Keeping Your Kids Drug-Free

Drugs_ABy Robert Silverman

All parents want to feel confident that their children are happy, healthy and focused on the future. The unfortunate reality is that drug use can derail these goals and put a strain on families. Parents can do a lot to curtail their child’s risk. Here are three tips to help keep kids drug-free this school year and beyond.

Get kids active in extracurricular activities

Adolescents aged 12 to 17 who participate in extracurricular activities are less likely to use alcohol, cigarettes and illicit drugs, according to the National Survey on Drug Use and Health (NSDUH).

Many extracurricular activities are known to have positive effects on students’ grades, attention span and behavior. Afterschool activities will keep kids engaged in something positive while they are outside the classroom and also provide an incentive for staying healthy. If your school lacks a particular activity in which your child expresses interest, investigate offerings at local community centers.

Open the lines of communication

The importance of communicating with your child can’t be overstated. A regular, open dialogue will make children more likely to talk to you about peer pressure and stress—the kinds of factors that can lead to drug use.

You can foster communication by regularly sitting down to dinner as a family and checking in on homework and school projects. Encourage children to invite friends over, so you know more about others with whom they spend their time.

Test your child

If you suspect your child is experimenting with drugs, there are tools that can help you find out for certain in the privacy of your own home. Seventy-five percent of high school students have used addictive substances, according to CASAColumbia.

Additional research by NSDUH showed that 1.8 million adolescents had used marijuana in the past month since the time of the study.

Home drug testing kits are readily available at your local pharmacy so you can get answers quickly and confidentially. For example, First Check home drug tests detect up to 12 of the most commonly abused drugs in five minutes with more than 99 percent accuracy.

Visit www.firstcheckfamily.com for testing tips and resources for parents.

Be proactive. You have the power to help kids make healthy choices this school year and beyond.

—Robert Silverman is the editor-in-chief at StatePoint

Anton Media Staff
In addition to its arts and entertainment publication Long Island Weekly, Anton Media Group publishes 16 community newspapers, several magazines, specialty publications and websites. With brands dating back to 1877, Anton has a commitment to deliver trusted and relevant content to the communities it serves.

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Drugs_ABy Robert Silverman

All parents want to feel confident that their children are happy, healthy and focused on the future. The unfortunate reality is that drug use can derail these goals and put a strain on families. Parents can do a lot to curtail their child’s risk. Here are three tips to help keep kids drug-free this school year and beyond.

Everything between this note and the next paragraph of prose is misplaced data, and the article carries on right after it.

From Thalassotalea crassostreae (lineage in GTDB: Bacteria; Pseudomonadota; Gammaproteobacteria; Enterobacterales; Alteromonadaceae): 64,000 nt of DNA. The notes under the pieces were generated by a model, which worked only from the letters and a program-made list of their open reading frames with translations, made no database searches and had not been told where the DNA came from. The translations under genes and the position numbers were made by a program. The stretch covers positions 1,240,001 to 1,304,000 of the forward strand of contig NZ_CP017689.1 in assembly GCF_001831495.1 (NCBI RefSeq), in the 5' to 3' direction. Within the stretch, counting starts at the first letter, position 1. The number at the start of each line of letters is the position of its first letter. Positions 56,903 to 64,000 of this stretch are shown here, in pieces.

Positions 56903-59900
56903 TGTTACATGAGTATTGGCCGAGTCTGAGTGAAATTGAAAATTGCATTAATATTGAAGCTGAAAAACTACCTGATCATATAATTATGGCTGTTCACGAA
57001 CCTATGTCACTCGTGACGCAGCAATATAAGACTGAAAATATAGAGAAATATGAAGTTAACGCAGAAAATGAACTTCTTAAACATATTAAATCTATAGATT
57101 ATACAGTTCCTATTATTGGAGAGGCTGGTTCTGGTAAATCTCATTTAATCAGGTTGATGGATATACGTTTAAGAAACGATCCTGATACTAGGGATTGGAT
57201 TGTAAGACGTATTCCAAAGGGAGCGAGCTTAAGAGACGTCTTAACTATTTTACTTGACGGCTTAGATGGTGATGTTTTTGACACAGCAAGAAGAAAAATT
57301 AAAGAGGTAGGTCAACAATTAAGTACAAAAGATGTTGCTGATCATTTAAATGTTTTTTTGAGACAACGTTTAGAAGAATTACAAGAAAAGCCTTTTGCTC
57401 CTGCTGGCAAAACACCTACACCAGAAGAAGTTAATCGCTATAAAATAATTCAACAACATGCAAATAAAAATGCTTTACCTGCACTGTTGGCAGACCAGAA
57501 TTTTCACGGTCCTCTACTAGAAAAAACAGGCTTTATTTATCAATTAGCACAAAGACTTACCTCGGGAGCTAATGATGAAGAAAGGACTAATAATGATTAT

Get kids active in extracurricular activities

Adolescents aged 12 to 17 who participate in extracurricular activities are less likely to use alcohol, cigarettes and illicit drugs, according to the National Survey on Drug Use and Health (NSDUH).

Many extracurricular activities are known to have positive effects on students’ grades, attention span and behavior. Afterschool activities will keep kids engaged in something positive while they are outside the classroom and also provide an incentive for staying healthy. If your school lacks a particular activity in which your child expresses interest, investigate offerings at local community centers.

Open the lines of communication

The importance of communicating with your child can’t be overstated. A regular, open dialogue will make children more likely to talk to you about peer pressure and stress—the kinds of factors that can lead to drug use.

You can foster communication by regularly sitting down to dinner as a family and checking in on homework and school projects. Encourage children to invite friends over, so you know more about others with whom they spend their time.

Test your child

If you suspect your child is experimenting with drugs, there are tools that can help you find out for certain in the privacy of your own home. Seventy-five percent of high school students have used addictive substances, according to CASAColumbia.

Additional research by NSDUH showed that 1.8 million adolescents had used marijuana in the past month since the time of the study.

Home drug testing kits are readily available at your local pharmacy so you can get answers quickly and confidentially. For example, First Check home drug tests detect up to 12 of the most commonly abused drugs in five minutes with more than 99 percent accuracy.

Visit www.firstcheckfamily.com for testing tips and resources for parents.

Be proactive. You have the power to help kids make healthy choices this school year and beyond.

—Robert Silverman is the editor-in-chief at StatePoint

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